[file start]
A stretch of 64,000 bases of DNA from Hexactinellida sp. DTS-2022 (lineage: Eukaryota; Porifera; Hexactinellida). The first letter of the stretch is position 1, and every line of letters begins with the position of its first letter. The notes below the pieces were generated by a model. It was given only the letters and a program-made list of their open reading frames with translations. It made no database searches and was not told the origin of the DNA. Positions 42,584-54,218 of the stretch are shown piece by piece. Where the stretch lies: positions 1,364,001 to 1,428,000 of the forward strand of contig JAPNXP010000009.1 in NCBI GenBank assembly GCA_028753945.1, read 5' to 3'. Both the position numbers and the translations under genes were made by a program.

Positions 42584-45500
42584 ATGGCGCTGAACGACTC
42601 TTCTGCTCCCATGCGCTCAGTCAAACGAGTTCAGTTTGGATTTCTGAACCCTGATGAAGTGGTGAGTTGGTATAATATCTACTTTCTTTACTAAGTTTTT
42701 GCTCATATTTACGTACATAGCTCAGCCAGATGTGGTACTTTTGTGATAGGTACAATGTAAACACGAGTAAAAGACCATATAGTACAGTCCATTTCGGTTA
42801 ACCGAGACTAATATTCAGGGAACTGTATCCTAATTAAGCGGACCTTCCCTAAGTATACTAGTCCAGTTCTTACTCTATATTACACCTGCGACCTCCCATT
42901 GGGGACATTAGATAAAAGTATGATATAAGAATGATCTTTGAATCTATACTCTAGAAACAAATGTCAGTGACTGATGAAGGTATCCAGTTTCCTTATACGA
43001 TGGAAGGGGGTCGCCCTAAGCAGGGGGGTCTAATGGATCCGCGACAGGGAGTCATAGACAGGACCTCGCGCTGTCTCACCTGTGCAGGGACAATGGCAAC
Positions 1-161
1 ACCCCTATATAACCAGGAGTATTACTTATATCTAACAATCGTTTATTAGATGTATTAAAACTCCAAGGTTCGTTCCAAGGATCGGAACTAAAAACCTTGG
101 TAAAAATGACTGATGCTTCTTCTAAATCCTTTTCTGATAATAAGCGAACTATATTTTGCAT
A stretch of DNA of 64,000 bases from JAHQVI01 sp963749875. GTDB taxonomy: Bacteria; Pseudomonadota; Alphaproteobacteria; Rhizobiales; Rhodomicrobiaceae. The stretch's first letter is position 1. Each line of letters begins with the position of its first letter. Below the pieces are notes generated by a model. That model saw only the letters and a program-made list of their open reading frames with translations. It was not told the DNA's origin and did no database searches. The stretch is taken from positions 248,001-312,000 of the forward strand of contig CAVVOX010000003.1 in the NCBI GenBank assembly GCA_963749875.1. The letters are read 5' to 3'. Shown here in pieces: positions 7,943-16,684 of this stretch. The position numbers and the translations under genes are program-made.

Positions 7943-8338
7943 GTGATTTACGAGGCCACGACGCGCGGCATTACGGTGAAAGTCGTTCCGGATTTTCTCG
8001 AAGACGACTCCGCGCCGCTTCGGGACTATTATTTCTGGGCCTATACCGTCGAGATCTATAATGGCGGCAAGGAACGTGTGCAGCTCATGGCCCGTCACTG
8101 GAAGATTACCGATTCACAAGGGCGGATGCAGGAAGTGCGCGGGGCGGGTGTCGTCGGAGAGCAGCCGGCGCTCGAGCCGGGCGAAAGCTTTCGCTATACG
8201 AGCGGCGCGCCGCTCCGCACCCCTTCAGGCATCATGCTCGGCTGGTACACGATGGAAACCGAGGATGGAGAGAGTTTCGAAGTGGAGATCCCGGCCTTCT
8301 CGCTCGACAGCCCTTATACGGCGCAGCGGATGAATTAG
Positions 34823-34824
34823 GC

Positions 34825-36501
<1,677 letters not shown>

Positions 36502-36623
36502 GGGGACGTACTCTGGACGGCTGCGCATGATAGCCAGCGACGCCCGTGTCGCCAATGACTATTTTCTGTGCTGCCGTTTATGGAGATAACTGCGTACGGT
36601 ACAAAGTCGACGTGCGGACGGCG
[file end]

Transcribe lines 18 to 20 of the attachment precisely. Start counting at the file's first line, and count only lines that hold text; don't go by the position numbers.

8301 CGCTCGACAGCCCTTATACGGCGCAGCGGATGAATTAG
Positions 34823-34824
34823 GC